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Conseslus waiting to explode after lockdown

Friday July 03 2020
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Olympic 3,000 metres steeplechase champion Conseslus Kipruto (centre) with training partners Evans Kimeli (left), Boaz Kiprugut (centre), Vincent Kipchumba and Josephine Jelagat during training at Nduroto Village in Mosoriot, Nandi County, on July 2, 2020. PHOTO | JARED NYATAYA | NATION MEDIA GROUP

By BERNAD ROTICH

If there is any one top athlete the coronavirus pandemic has affected most, then it must be Olympic 3,000 metres steeplechase champion Conseslus Kipruto. 

Kipruto, who hails from Mosoriot in Nandi County, where he has been training, was eyeing a successful year.

But that was not to be after the virus halted all the sporting events in the world. 

Next month, Kipruto would have been seeking to defend his Olympic title in Tokyo, but the Games were postponed to next year forcing him to go back to the drawing board.

And as the world reopens slowly, he is among the few athletes who are eyeing Diamond League races in Europe, although their fate hangs in the balance after Kenya was not listed among countries whose nationals have been cleared to fly into the European Union. 

Distracted by the virus

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“I know Athletics Kenya, through President Jack Tuwei, are doing something so that Kenyan athletes can be allowed to travel and participate in various competitions in Europe.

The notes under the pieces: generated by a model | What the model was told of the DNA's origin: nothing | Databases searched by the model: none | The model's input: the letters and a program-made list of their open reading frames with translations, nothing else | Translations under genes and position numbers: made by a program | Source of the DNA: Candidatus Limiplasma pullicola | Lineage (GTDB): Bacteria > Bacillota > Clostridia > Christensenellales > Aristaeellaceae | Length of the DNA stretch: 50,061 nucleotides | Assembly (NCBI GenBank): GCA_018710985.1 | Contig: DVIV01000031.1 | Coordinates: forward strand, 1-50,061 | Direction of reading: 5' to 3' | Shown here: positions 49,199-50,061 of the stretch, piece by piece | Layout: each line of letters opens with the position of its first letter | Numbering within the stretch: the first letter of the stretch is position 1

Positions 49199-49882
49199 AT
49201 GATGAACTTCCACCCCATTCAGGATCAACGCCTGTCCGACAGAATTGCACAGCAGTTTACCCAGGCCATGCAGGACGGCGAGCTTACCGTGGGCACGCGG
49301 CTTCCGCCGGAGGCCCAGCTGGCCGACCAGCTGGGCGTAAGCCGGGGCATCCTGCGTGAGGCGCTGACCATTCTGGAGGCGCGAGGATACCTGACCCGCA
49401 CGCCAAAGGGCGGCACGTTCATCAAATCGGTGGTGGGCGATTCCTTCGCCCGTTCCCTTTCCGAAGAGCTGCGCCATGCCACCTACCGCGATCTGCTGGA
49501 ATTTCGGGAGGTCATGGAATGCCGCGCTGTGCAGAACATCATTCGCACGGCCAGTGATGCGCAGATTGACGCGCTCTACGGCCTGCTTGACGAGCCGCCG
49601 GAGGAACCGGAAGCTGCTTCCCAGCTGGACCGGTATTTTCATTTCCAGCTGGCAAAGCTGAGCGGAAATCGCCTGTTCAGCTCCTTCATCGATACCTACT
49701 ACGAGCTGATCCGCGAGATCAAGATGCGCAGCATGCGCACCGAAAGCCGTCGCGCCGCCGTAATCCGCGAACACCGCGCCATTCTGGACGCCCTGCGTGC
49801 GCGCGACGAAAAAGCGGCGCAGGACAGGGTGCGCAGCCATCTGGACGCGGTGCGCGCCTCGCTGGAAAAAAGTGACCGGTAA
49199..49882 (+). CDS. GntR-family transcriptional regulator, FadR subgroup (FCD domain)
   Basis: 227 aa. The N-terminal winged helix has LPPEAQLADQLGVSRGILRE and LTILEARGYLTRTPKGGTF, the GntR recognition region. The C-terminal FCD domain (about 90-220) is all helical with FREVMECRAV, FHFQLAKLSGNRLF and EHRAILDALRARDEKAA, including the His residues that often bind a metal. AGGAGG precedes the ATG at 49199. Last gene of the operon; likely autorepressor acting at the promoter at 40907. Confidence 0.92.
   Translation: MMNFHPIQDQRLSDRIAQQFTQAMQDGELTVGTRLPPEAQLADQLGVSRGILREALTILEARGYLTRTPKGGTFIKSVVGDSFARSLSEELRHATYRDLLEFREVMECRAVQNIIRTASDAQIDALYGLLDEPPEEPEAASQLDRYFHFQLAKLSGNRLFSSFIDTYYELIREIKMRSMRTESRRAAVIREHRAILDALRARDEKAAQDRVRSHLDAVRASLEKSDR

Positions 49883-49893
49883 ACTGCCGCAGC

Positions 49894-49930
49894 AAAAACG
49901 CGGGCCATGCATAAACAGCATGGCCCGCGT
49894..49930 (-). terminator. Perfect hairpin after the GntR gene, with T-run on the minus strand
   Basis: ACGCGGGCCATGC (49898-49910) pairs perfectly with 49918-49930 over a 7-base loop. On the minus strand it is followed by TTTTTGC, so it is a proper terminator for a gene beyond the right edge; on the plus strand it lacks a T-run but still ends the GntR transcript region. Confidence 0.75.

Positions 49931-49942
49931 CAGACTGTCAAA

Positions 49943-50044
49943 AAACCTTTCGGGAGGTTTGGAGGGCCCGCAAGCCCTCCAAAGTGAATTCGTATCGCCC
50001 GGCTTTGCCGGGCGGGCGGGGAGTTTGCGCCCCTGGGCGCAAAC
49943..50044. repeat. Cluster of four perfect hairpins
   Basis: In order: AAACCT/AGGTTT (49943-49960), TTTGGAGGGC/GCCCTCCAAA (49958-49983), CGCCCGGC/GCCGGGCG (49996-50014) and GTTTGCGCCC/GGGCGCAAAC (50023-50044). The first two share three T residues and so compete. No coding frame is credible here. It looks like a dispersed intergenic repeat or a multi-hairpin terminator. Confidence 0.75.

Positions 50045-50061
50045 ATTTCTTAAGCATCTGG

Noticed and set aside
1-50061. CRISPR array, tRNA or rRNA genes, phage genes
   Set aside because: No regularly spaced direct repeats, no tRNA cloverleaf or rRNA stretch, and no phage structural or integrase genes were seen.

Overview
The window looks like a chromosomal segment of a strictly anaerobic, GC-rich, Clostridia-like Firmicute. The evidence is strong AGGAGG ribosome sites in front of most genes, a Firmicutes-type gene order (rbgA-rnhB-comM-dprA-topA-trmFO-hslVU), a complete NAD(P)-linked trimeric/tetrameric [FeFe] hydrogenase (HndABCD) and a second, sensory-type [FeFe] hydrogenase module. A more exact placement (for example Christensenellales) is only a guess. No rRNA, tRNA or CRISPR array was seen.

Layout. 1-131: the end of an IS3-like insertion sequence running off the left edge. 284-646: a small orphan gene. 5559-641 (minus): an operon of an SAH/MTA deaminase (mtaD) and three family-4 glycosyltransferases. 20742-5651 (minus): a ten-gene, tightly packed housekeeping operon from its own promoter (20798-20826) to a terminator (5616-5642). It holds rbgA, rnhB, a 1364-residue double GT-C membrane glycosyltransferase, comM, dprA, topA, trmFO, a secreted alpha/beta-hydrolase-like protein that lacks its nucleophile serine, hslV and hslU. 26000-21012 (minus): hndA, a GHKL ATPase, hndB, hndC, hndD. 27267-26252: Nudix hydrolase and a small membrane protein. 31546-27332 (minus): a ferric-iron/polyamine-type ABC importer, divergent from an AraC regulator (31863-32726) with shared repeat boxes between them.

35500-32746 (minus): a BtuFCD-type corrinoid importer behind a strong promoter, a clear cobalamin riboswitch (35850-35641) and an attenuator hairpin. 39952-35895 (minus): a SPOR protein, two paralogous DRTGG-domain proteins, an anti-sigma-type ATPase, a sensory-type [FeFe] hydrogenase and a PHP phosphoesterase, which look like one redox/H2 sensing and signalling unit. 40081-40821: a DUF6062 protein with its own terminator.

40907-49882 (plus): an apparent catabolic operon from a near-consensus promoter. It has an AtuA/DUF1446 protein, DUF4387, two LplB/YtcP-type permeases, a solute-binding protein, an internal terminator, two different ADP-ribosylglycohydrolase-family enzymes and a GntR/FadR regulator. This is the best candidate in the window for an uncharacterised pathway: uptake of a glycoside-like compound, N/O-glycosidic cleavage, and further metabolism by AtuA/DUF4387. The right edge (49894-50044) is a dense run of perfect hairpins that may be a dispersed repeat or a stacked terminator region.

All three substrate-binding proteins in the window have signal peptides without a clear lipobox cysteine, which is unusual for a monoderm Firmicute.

We depend in races abroad and, as athletes, we have suffered enough due to the virus,” Kipruto told Nation Sport in an exclusive interview on Thursday during his speed work session at Mosoriot. 

“I was in good shape this year and my target was to run sub-eight minutes in the (steeplechase) distance, but my plans were distracted by the virus. 

“It has literally stopped our careers and we are hoping for the best because I miss competition,” said Kipruto. 

The Olympic champion said that he has been working on his finishing kick after narrowly winning world title in the Doha games last year through the thickness of a vest. 

Kipruto won in eight minutes, 01.35 seconds, beating Ethiopia’s Lamecha Girma (8:01.36) by a hair’s breadth with Morocco’s Soufiane El Bakkali third in 8:03.76.

“I have been working on my finishing kick because I almost lost to the Ethiopian last year in Doha and I realised I need to work on that because many athletes are working hard to wrestle the title from Kenya but it would be hard,” he said.

He is also working on his technique the barrier. “The world is changing… I used to train for speed work and long runs, but I have seen need to train for jumping over the barriers as one way of improving my chances of retaining the title,” added Kipruto.

When the skies open, he targets racing in  the 3,000m and 1,500m after the 3,000m steeplechase was dropped from Diamond League core programme.

“This is also to my advantage, because I will be sharpening my skills and speed ahead of next year’s competitions including the Olympics Games,” he said.

Kenya-born Qatari Saif Saaeed Shaheen holds the steeplechase world record at 7:53.63, and Kipruto says that it’s a matter of time before a Kenyan athlete lowers the mark.

“The record has stayed in the Asian country for a long time but very soon, a Kenyan athlete will lower that time. I’m also trying my best to see if I can run below the record time,” added Kipruto. 

He asked athletes to continue training while following directives from the Ministry of Health of social distancing, saying that the virus is “just a passing cloud” and competitions will resume soon.

“Many of the athletes are suffering because they depend on races to put food on the table and they shouldn’t give at this moment because soon the virus will be contained and our lives will go on as usual. Train hard and follow government’s directive of social distancing,” he said.

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